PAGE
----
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Immigration Issues/Marrying a foreign national then bringing her back to the United States on a tourist visa


I will be marrying my fiance in Mexico and then from there go on our honeymoon then return to the United States with her.  Will it be a problem for her to enter the United States on her tourist visa?  She has had this tourist visa her entire life, and has never overstayed her visa, or had any problems with the law.  Her parents own properties in the United States, and her step siblings as well as her extended family actually reside here as permanent residents.  She and her immediate family come here very frequently to shop, travel, etc, and they have always gone back to Mexico.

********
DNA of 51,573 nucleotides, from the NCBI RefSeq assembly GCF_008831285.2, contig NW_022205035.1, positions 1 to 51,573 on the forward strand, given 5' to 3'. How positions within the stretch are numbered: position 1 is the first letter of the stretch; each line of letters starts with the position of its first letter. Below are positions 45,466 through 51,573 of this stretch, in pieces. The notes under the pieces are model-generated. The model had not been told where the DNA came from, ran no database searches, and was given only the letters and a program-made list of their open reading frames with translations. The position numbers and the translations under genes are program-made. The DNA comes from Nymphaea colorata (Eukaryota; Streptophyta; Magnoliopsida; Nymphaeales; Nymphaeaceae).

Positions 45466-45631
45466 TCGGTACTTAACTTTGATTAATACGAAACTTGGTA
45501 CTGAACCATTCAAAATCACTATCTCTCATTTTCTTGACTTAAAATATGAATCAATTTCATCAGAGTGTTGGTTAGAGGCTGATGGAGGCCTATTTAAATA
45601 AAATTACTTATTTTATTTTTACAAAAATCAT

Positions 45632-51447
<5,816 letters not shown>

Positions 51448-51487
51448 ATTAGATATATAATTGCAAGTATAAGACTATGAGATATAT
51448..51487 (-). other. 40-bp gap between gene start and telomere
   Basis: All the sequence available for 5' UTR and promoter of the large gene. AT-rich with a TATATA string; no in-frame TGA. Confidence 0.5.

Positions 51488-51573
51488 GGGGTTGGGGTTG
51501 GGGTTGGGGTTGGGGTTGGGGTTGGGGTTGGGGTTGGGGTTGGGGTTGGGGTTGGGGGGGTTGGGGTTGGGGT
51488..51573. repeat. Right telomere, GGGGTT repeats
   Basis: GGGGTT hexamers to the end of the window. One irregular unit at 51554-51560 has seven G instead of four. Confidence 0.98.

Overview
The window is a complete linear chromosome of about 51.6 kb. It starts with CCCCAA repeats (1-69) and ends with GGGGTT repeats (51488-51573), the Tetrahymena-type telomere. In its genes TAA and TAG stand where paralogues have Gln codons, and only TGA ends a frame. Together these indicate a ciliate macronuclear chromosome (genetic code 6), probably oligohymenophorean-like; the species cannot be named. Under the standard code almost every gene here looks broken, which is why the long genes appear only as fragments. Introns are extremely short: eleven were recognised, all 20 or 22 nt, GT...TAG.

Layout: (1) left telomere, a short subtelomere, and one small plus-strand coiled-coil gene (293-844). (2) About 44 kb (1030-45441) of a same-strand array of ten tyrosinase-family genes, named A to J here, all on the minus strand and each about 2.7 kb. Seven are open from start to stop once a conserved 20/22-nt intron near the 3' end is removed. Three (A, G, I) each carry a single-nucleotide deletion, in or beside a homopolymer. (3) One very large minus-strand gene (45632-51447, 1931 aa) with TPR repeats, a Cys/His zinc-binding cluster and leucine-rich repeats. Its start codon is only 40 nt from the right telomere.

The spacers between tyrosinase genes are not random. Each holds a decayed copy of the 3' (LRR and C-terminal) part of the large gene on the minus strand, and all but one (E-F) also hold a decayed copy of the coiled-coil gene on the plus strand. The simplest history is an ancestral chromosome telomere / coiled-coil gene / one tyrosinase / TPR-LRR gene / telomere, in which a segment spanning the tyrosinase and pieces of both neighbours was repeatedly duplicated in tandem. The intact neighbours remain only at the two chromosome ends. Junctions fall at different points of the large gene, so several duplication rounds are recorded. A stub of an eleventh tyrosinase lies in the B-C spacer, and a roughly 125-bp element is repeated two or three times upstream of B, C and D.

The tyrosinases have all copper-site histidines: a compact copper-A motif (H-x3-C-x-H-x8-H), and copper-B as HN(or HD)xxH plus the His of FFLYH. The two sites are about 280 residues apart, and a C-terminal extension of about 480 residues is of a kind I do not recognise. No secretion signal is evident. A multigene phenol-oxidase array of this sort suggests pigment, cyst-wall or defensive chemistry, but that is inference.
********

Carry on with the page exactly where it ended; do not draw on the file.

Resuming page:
Will it be a problem to get married in Mexico (civil and religious ceremonies) and then have her come here on a tourist visa, which lasts for six months, while we wait for her petition for spouse visa to go through?  Clearly if her tourist visa expires, she will leave the country until it gets approved.  She can also get a student visa as a backup plan in the next couple of months (she has already been accepted to a Ph.D. program) if we need to do that to allow her into the country.  

So, how long will it take to get an I-130 visa to get approved while we wait?

Will my being a federal government employee expedite the process (security clearance, adequate income, etc.)?